The Ministry of Foreign Affairs (MAE) is of the opinion that raising a fence between two member states of the European Union that are also strategic partners is not a politically correct gesture, or one in line with the European spirit.
‘The Romanian Ministry of Foreign Affairs had informed by the Hungarian Ministry of Foreign Affairs about this intention shortly before the public announcement. MAE informed in useful time, as a matter of urgency, the relevant decision-makers in Romania on the situation. The Ministry of Foreign Affairs is of the opinion that raising a fence between two member states of the European Union that are also strategic partners is not a correct gesture from a political point of view, or one in line with the European spirit. This position has already been communicated to the Hungarian party’, MAE notes in a press release sent to Agerpres, regarding Hungary’s intention to build a fence along the border with Romania.
The Government in Budapest decided to start preparations in the field for expanding along the Romanian border the fence it is currently building along its border with Serbia, in order to cope with possible changes of migration routes, Hungary’s Foreign Minster Peter Szijjarto said on Tuesday, according to MTI and Reuters.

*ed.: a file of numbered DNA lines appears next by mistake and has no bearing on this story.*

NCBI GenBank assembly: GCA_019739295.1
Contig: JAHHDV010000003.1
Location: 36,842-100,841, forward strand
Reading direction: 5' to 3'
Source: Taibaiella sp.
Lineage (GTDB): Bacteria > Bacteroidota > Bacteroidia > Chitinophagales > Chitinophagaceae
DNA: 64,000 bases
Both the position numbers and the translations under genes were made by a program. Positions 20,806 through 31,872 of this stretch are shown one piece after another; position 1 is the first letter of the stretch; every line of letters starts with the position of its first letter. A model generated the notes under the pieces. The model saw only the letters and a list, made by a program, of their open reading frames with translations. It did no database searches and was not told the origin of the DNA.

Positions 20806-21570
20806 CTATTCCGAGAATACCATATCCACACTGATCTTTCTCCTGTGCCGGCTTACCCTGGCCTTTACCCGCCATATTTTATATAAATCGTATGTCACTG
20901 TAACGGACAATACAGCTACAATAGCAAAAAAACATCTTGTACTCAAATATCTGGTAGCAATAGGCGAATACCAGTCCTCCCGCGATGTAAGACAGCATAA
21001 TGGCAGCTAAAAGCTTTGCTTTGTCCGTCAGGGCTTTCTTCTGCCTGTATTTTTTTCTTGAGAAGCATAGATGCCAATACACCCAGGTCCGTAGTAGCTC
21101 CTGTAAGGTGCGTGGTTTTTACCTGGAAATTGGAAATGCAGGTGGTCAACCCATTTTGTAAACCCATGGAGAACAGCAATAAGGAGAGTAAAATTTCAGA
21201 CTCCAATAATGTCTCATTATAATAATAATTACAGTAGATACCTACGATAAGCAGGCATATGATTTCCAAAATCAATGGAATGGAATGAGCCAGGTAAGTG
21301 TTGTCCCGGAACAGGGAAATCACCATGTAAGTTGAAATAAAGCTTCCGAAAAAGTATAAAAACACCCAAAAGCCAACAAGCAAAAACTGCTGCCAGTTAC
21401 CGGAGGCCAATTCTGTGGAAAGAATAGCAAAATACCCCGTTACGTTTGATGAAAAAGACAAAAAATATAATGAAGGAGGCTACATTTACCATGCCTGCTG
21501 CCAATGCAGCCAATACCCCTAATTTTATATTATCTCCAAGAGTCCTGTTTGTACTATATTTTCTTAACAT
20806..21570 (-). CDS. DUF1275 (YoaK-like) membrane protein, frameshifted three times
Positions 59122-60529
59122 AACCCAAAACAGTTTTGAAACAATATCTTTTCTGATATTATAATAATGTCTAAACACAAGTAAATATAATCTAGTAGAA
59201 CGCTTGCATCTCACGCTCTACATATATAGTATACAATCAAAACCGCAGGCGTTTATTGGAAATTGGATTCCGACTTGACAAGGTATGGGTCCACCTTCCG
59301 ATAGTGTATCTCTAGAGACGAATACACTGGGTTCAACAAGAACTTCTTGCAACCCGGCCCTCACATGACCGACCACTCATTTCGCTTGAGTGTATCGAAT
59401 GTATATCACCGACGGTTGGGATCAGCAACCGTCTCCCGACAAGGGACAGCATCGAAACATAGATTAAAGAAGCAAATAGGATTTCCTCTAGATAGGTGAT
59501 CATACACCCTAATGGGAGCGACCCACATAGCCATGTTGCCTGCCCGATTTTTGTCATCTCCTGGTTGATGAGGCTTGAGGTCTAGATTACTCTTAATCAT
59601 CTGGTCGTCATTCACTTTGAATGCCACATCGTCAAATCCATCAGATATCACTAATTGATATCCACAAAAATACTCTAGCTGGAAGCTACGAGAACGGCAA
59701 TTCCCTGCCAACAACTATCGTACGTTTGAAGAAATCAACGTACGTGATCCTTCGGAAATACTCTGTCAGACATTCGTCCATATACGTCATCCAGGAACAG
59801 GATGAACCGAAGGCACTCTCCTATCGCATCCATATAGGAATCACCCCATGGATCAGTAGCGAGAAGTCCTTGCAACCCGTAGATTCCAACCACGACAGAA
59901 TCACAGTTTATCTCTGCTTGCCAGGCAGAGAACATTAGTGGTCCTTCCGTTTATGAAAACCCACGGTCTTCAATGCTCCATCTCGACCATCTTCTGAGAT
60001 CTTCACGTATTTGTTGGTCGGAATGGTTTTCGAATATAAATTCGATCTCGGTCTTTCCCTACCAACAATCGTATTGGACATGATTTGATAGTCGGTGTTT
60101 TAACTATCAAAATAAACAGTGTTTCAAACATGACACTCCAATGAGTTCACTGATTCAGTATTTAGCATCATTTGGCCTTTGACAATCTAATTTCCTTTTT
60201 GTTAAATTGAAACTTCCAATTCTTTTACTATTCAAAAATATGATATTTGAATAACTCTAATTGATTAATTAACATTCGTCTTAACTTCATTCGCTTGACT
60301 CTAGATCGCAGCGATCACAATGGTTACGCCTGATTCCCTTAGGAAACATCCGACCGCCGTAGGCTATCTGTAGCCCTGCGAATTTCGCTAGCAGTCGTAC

‘We have made the decision to start the preparation work for installing a fence starting from the Hungarian-Serbian-Romanian border along a reasonable length, in the event that migration pressure might shift in Romania’s direction’, said the Hungarian chief diplomat during a press conference.
Szijjarto noted that the measure was necessary as the human trafficking across the Serbian border was changing route in the direction of the Romanian border and most likely the migration pressure would shift towards Romania.
According to Croatian Hina news agency, the prospects of long waiting times at the Hungarian border and the possible incarceration or expulsion back to Serbia could force many migrants to look for alternative routes to the West, via Croatia, or to the East, via Romania, even if nether states are part of the Schengen Agreement.
‘Maybe we’ll try through Croatia, then Slovenia, and from there in the direction of Vienna and Germany. I don’t know if this is a good plan, but we have to try’, a Syrian refugee told Reuters.